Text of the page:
Just before we left, Edna pulled us into the cabin. “This is for you,” she said as she put a small container in each of our hands. It was her homemade salve, made with the pitch of the sub-alpine fir. Now when I open the tiny box, I smell the sweet air at Bennett and remember the wind blowing down the passes from the sea.
Edna Helm’s Best Bannock
Edna makes the best bannock I’ve ever tasted. Christine says the secret is “she doesn’t rush
it and she doesn’t squash it.” Edna says the secret is cooking with a cast-iron frying pan on a cast-iron stove. Her measurements are approximate. I’ve tried to quantify them, but there is a certain amount of magic in making a great bannock. Good luck!
5 cups (1.2 L) flour
1/2 cup (125 ml) sugar
2 tbsp. (30 ml) baking powder
1/2 tsp. (2.5 ml) salt
3 to 4 cups (700 ml–1 L) water (enough so the dough has a biscuit-like texture) 1/2 cup (125 ml) solid vegetable short- ening such as Crisco
1 cup (250 ml) dates cooked in 1 cup (250 ml) water for 10 minutes,
1/2 cup (125 ml) honey
1/2 cup (125 ml) birch syrup or molasses 1/2 cup (125 ml) peanut butter or tahini 1 cup (250 ml) canola or sunflower oil 1/4 cup (60 ml) additional water,
1) Combine dry ingredients.
2) Add water, stirring constantly, until the mixture is thoroughly moistened— not too lumpy, but not as thin as pancake batter.
3) Over medium heat, melt enough shortening in a cast-iron pan so that it’s 1/4-inch (0.5-cm) deep.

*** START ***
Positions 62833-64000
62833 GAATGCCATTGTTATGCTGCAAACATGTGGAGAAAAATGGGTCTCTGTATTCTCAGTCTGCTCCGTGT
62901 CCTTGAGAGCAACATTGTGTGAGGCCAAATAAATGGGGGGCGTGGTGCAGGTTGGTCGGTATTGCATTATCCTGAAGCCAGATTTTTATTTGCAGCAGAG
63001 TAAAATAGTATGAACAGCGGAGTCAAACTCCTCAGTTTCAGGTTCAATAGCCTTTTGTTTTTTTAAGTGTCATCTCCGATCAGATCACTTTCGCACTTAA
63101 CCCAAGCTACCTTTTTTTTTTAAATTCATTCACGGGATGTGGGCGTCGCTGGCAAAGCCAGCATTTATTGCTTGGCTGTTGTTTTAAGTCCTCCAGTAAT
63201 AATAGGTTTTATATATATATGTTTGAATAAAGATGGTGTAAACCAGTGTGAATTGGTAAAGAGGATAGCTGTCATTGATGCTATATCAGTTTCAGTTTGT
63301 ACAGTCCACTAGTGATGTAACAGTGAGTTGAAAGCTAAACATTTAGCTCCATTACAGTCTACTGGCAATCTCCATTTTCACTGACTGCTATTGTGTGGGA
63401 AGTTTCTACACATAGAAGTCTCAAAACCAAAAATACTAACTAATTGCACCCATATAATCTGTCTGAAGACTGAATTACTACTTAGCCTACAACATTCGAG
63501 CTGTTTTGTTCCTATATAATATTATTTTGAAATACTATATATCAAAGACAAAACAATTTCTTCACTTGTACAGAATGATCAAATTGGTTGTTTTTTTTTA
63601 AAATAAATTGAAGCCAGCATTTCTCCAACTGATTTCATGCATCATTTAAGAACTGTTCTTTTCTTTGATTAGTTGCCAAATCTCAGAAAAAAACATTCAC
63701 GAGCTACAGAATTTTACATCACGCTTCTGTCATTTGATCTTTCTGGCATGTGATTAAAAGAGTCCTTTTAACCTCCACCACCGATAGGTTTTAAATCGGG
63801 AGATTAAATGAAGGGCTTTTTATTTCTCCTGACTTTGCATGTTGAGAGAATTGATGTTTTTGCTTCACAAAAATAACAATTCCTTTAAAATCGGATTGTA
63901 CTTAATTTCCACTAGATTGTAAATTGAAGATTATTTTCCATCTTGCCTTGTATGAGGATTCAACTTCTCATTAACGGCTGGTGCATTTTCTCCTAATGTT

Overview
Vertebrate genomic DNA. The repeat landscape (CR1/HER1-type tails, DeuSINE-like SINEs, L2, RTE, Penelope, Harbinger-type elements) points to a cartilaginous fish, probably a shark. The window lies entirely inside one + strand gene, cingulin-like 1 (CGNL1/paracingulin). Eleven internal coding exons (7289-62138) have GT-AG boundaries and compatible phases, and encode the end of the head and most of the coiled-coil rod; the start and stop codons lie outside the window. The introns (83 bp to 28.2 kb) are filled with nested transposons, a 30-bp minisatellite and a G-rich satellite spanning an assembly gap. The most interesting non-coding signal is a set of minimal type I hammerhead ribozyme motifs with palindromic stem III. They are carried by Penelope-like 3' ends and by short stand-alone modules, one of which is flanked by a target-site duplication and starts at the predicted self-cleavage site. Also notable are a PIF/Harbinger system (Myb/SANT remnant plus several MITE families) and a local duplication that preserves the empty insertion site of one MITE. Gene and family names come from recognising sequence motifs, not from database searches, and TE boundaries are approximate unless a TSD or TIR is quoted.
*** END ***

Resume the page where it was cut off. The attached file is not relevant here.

4) Drop bannock into the hot fat from
a serving spoon (about 1/4 cup of dough). Fry bannock for 4–5 minutes each side or until golden brown. Drain on paper towels and keep warm in a 200°F (93°C) oven until ready to serve.
Makes 30 pieces.
Birch Syrup Pecan Squares
Birch syrup plays a minor role in quantity, but a major role in flavour in these traditional pecan squares. The squares were a special favourite with the Elders at the gathering.
(Hint, hint, grandchildren!)
3/4 cup (180 ml) butter, softened 1/2 cup (125 ml) sugar
2 cups (500 ml) flour
1/2 tsp. (2.5 ml) salt
1 tsp. (5 ml) baking powder
2 cups (500 ml) chopped pecans
3/4 cup (180 ml) butter
1 cup (250 ml) brown sugar
2 tbsp. (30 ml) birch syrup (substitute corn syrup)
For the base:
1) Beat butter and sugar together until light. Add egg and beat until fluffy.
2) Sift together dry ingredients and beat into the butter mixture.
3) ) Press into a pan and bake at 350°F (175°C) for 10 minutes or until base just begins to colour. Remove from heat and let cool for 10 minutes before covering with topping.
For the topping:
1) Melt butter and sugar together over medium heat, stirring to combine. Stir in birch or corn syrup, and then add pecans.
2) Spoon onto cooled base and spread evenly. Bake in a 350°F (175°C) oven for 15 minutes or until entire top is bubbling.Y